We hear you’ve developed an almost cult-like following in Australia. How did that happen?
We have a very loyal customer base in Australia and it’s very humbling to see how much people support, connect and advocate for the brand. I can’t pin it down to one thing, but think it’s probably due to combination of building blocks over 10 years; people connecting with the brand story, loving the quality and function of the product, and being happy with how we do business, including our ethics, our customer service and giving back.
Why did you decide to expand internationally and what were the challenges?
Our online site was receiving organic traffic and sales from the overseas markets, particularly the UK and the US, where we’ve now set up businesses. So, it was really through an interest from our customers. The UK and the US are bigger markets than Australia for us now and their winter is when it’s our summer!
How has growth been achieved in the UK?
It was a little intimidating coming into the UK with Merry People – the original home of wellies! However, we were getting online sales without advertising, so I felt there was interest for us to explore more. We looked at data on our ‘hot spot’ locations for customers and spent time trying to get to know our UK customers as best we could from the other side of the world. We’ve had some great feedback and we’re lucky to benefit from a lot of word of mouth sales. We’re working with a local fulfilment warehouse and a local PR agency, but our digital marketing is done from Australia.
What do you see as the main challenges and opportunities for the brand over the next couple of years?
Opportunities – we are about to start what’s called a Life Cycle Analysis which involves looking in detail our raw materials (our rubber being extracted from the trees right through to end of life. We’re introducing changes to make our business more sustainable. These include working with ethical factories and never disposing of product to landfill. I’m excited to learn more and to make further improvements. We’re working with chemists and industry sustainability experts to help guide us on this journey.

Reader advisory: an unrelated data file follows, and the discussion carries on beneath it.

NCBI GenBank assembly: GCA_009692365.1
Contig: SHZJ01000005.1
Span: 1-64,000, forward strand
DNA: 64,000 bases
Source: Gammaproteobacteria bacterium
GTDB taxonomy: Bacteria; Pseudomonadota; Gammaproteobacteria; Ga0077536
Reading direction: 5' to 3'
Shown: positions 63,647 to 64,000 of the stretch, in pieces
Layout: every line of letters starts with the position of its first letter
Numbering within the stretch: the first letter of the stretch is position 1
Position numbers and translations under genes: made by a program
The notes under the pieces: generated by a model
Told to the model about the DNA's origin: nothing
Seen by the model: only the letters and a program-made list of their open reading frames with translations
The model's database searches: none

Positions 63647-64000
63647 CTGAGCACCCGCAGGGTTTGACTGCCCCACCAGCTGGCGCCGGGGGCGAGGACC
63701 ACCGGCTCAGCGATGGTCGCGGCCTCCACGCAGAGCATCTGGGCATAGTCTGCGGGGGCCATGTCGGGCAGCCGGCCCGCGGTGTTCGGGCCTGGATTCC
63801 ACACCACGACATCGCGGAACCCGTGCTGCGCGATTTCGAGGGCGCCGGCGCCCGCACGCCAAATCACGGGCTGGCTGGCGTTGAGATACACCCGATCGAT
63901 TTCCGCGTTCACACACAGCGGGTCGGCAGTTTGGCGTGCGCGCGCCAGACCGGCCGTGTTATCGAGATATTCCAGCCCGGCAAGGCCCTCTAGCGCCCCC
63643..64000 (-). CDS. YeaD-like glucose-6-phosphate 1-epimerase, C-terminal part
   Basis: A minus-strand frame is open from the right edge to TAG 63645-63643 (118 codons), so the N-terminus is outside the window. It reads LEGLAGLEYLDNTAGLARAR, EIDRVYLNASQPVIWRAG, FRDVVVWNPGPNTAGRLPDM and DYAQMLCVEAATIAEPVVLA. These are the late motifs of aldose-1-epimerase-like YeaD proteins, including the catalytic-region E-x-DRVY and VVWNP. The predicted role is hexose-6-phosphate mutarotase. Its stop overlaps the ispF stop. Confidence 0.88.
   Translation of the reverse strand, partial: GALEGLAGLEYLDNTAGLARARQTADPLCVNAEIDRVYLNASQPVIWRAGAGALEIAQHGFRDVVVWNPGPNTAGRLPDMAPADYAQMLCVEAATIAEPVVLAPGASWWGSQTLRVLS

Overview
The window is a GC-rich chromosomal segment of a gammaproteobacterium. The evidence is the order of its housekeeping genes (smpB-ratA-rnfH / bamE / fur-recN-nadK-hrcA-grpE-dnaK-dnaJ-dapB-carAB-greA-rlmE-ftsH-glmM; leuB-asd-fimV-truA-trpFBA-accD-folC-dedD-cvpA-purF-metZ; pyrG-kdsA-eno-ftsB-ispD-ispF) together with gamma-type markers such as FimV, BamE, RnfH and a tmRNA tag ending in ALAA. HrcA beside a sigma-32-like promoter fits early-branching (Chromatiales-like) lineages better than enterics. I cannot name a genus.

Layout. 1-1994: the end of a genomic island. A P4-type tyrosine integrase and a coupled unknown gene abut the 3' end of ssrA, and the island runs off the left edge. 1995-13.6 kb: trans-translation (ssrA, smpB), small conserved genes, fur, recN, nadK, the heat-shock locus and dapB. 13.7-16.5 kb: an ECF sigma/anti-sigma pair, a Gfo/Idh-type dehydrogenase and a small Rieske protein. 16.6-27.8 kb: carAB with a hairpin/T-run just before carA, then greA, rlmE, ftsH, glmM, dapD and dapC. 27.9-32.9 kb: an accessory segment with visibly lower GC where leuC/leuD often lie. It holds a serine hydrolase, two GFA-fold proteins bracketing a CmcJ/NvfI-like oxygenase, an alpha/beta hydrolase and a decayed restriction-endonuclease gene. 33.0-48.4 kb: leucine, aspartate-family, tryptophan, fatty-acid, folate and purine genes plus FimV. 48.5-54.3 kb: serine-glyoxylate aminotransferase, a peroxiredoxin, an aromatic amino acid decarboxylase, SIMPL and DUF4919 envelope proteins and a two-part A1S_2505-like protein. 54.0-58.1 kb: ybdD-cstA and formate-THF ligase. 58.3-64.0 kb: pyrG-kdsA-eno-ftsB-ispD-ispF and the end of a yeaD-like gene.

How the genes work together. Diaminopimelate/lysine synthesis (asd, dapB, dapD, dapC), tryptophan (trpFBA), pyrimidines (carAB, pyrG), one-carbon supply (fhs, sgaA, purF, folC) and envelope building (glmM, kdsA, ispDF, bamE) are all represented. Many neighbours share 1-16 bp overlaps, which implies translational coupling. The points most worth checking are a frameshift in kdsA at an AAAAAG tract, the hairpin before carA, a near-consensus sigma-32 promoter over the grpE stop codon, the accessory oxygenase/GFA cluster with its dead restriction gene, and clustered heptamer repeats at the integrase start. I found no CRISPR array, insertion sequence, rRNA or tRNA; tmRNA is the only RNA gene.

Challenges – holding onto the essence of Merry People and not compromising on values and product quality through growth.
What are your long term ambitions?
I feel there’s a place in the world for a brand that focuses on evoking joy and encouraging people to get outside. Ultimately, I want Merry People to be a business that creates quality products that our customers love, and that we go about business in a kind way and look after people and the planet. In addition, I’d like me, my family and team to continue to have fun and enjoy the journey.
My immediate focus for Merry People is not to rush growth of the brand. I have a two year old boy and another baby on the way, so I want to be present and enjoy that part of my life. It’s a lot juggling being a mum and chief executive.
Email this article to a friend
You need to be logged in to use this feature.
Please log in here